I love how some children are super keen and excited to try and complete their work quickly, whereas others are happy to take their time and revisit their work over many days. Either way, all put great thought and creativity into every mark of the black pen, every stroke of the dye and all the detail of the gold and silver pens.  We know that amazing art work takes time to create, that’s why this process takes months to complete, in fact it takes almost all of term three.  We never rush the children and they know they can revisit their work and continue the process.  Just as we know that each child is unique, we respect the way they each approach their calendar art, as there is no right or wrong way to use our imagination and creativity.

“You can’t give someone a creativity injection.  You have to create an environment for curiosity and a way to encourage people and get the best out of them”.  (Ken Robinson)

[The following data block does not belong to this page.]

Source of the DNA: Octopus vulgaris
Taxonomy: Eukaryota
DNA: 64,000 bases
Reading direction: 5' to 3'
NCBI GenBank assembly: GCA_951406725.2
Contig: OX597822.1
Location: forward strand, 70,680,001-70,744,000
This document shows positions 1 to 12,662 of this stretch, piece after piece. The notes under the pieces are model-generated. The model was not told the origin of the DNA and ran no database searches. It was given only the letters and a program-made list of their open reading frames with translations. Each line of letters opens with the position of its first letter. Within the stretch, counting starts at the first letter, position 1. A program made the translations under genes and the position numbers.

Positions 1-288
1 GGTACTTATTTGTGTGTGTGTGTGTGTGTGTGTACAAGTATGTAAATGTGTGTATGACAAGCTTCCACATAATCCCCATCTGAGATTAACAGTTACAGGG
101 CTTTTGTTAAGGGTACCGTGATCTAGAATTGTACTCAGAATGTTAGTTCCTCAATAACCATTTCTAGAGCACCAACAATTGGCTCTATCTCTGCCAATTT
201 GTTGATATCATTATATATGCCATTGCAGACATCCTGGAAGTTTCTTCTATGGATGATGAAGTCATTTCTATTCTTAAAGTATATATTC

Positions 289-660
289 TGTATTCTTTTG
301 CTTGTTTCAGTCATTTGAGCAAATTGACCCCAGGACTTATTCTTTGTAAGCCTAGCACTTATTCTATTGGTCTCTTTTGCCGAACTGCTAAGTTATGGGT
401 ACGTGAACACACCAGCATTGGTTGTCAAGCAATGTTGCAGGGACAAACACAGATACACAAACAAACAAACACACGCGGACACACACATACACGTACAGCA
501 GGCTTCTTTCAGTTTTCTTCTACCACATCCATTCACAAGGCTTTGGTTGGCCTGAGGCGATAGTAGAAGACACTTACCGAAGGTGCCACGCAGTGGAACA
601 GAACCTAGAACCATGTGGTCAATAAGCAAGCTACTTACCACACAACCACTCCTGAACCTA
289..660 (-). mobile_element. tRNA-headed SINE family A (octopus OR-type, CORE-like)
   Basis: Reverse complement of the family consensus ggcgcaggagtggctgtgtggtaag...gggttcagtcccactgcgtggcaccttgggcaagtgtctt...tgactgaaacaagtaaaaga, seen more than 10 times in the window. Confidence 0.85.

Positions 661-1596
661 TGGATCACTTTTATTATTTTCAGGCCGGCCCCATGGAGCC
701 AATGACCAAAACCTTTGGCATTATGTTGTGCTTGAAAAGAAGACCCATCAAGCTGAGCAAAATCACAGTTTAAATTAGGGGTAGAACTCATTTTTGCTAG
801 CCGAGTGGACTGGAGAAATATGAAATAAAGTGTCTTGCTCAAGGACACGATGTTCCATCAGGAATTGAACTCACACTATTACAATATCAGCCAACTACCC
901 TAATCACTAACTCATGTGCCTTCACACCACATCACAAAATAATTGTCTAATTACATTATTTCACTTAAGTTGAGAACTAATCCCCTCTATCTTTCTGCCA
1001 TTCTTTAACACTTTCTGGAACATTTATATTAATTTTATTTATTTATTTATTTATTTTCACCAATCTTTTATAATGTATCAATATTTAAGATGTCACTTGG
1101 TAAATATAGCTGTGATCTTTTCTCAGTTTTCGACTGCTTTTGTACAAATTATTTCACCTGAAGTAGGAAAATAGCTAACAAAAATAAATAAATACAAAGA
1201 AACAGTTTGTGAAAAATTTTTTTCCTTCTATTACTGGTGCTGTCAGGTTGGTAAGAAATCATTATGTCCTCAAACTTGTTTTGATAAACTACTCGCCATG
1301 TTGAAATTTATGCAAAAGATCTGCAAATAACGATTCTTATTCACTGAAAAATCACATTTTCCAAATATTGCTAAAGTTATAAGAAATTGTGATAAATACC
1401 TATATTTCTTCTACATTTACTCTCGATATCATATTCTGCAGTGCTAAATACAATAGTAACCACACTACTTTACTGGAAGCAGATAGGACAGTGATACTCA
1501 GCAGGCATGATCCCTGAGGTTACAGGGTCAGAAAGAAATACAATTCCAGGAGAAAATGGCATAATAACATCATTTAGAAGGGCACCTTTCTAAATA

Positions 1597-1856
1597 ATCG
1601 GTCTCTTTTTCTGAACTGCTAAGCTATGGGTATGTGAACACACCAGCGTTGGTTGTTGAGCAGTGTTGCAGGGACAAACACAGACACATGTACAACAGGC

Here are some examples of this year’s work, don’t they look truly magnificent.

I think you will all agree with me that our children have put in a massive effort to create such stunning calendar art that would look great hanging on the wall as next year’s calendar.  With December approaching fast, the calendar art would make stunning Christmas presents. The art is now ready to be viewed and the order forms are available.   On behalf of the teaching team, thank you to our wonderful children who are full of imagination and creativity and thank you to our kindergarten whānau for all your ongoing support.

Ngā mihi nui